In this one we got a range of things to see, from top to bottom:

.) Layer – Evil Sunz Scarlet: This one covers really, really well. The berets you can see in the picture were painted with one layer of Evil Sunz Scarlet straight from the pot. To be honest, it covers quite a bit too well for a “Layer” paint. This clearly goes straight into Foundation paint/Vallejo territorry when it comes to coverage rather than Coat d’Arms, older GW Paints or P3. Not saying that these covered badly, they are just thinner and therefore in my opinion more suited for actual layering. Very nice colour though, not much difference to see from other Blood Reds.

.) Glaze- Lamenters Yellow: Just for fun I tried it straight on white. As you can see, it turns it yellow. Excelsior! But what we can observe already is that this actually works as a Glaze rather than a wash. It covers the surface in the respective colour rather than pooling in recesses to create the illusion of shadow. I’ll talk about the glaze a bit more in-depth later.

.) Shade- Agrax Earthshade: On the guy in the left I tried what this one looks like compared to Devlan Mud. On the guy’s left leg (his “real left leg”, so from his point of view) is covered in Agrax Earthshade straight from the pot, no water added. The right leg was painted with Devlan Mud, also straight from the pot, also no water added. To get this right out of the way, I did shake (AND stir) the Agrax Earthshade before use but I would like to mention that the water in the Devlan Mud mighthave evaporated a little so it may be a tad stronger than usual. But if that’s the case, just to a miniscule amount.

Anyway, what I saw was really disappointing. This is nothing like Devlan Mud. First, it’s brown. Not brown like mud (i.e. with a green-ish tint and a very natural look), it’s brown like cocoa. Second, it’s weak. It’s a nice quality wash but it’s not the flash of genius that Devlan Mud was. First I panickingly looked through various online retailers for remaining pots of Devlan Mud to order but after a while I realized that it’s a nice challenge and that there surely were tons of alternatives. Sure, I tried Vallejo Game Color’s washes before but wasn’t particularly impressed compared to the GW washes. Of course there are more alternatives and of course it’s not biggie making washes yourself but sticking to the topic at hand, Agrax Earthshade is nothing like Devlan Mud. Still, good quality washes of course. Pooling might be a tad worse though but that’s possibly also just the way it looks on that one because it’s a wash straight on white (which almost always looks kind of bad).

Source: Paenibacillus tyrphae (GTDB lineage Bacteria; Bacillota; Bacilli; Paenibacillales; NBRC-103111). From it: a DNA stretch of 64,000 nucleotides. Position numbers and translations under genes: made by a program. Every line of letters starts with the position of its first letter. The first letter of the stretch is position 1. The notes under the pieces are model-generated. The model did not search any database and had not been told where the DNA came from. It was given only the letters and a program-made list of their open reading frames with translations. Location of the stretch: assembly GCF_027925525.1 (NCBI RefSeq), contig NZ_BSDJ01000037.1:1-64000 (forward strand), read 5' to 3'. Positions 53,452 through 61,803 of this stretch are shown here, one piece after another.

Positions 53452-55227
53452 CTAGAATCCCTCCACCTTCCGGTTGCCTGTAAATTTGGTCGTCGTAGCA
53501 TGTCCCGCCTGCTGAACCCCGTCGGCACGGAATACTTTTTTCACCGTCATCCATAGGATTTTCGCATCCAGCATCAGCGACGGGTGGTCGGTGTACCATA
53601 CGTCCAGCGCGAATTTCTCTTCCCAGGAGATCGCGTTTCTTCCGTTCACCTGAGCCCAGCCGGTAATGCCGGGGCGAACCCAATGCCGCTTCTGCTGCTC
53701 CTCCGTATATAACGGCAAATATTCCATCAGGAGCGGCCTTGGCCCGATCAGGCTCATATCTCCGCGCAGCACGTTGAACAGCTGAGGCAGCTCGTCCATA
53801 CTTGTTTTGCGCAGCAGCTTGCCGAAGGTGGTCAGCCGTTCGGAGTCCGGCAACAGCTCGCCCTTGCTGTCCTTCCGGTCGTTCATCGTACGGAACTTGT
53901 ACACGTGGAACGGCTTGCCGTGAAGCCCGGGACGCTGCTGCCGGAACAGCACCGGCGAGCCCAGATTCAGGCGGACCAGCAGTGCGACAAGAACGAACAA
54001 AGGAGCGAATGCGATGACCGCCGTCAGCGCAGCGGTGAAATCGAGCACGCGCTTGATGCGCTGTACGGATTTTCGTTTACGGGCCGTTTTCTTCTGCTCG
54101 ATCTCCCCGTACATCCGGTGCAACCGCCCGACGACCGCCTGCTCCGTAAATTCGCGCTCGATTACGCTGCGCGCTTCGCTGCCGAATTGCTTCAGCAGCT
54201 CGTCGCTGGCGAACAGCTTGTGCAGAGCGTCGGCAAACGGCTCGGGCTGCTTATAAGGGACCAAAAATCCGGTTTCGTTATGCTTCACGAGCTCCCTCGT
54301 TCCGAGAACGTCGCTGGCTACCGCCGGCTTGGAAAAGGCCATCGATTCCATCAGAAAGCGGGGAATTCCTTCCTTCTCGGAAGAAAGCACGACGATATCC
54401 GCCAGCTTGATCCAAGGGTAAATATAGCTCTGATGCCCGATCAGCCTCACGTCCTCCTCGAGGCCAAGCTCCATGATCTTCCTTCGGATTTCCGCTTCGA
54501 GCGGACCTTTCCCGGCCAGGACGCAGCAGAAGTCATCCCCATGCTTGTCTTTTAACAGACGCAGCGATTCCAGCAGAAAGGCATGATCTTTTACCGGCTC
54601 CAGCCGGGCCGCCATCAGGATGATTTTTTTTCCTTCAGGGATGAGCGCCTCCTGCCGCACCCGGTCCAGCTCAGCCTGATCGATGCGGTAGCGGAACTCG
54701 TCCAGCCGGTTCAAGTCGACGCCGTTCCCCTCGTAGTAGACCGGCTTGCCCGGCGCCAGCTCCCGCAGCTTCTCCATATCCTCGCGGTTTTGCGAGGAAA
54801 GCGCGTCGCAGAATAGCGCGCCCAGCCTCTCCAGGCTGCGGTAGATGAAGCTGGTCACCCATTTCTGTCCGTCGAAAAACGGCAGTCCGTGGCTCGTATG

Next picture, please!

.) Base- Ceramite White: Just a very quick one. One layer, straight from the pot, covers perfectly well. On the new Base paints in general: They don’t have the pastell-like colours any more, just regular, very vibrant shades. Maybe a bit of a loss in certain cases. The formula definately is new. It’s less grainy than the Foundation paints and the taste isn’t as horrible any more.

By the way, the smell of the paints overall is somewhat unified now. They all have a faint smell of turpentine-based solvent to them now whereas the Shades also smell a bit like the older GW Washes. I doubt they develop that smell of Nurgle’s body orifices with time though as the older ones did.

.) Texture- Astrogranite: On the front half of the guy’s base I used one layer, on the back half two layers, both drybrushed with Space Wolves Grey. As I wrote in my previous article one layer definately is too little to get you a well-textured base as you’d have it using sands and such. It’s also a bit iffy to get right around boots because you can’t just paint it onto the base with even strokes. That said, it looks less bad when drybrushed and has more texture to it than you might think from the first peek. I noticed that Astrogranite looks pretty good when you try to get an effect like pavement with a few small rocks and gravel on it. For that, one layer is enough.

I also tried out what happens when you thin it down with water or water effect and was not pleased – most of the grit in the paint just seems to dissolve so making mud from brown coloured Texture paint may work a bit worse than anticipated.

Next thing I did was taking a closer look at Shade- Reikland Flashshade(TEE EMMM):

Two different plans. The guy in the left simpy got a basecoat of Dwarf Flesh mixed with a bit of Coat d’Arms Tan Earth and a bit of Dheneb Stone while the guy in the right got the same basecoat plus two layers of highlights using a similar mix with some more white added. Then I applied the Reikland Flashshade:

The guy in the left got a full load straight from the pot with no water added, the guy in the right got the Shade watered down a bit. As always with GW flesh washes since the dawn of time, the outcome is very red which always looks a bit like the faces and hands of people are made of cooked ham, even on the guy in the right. It looks a bit better when dried and it’s a perfectly viable look, just not really my kind of thing.

That aside, the flesh wash seems to work very well and isn’t too different to Ogryn Flesh, albeit possibly a bit thinner again like the Agrax Earthshade. Speaking of which – because someone in the comments section requested it I wanted to get this one to compare to my Ogryn Flesh wash only to notice that the litte remains of my Orgyn Flesh wash was completely dried up. Sorry, no direct comparison, you’ll have to take my word for it.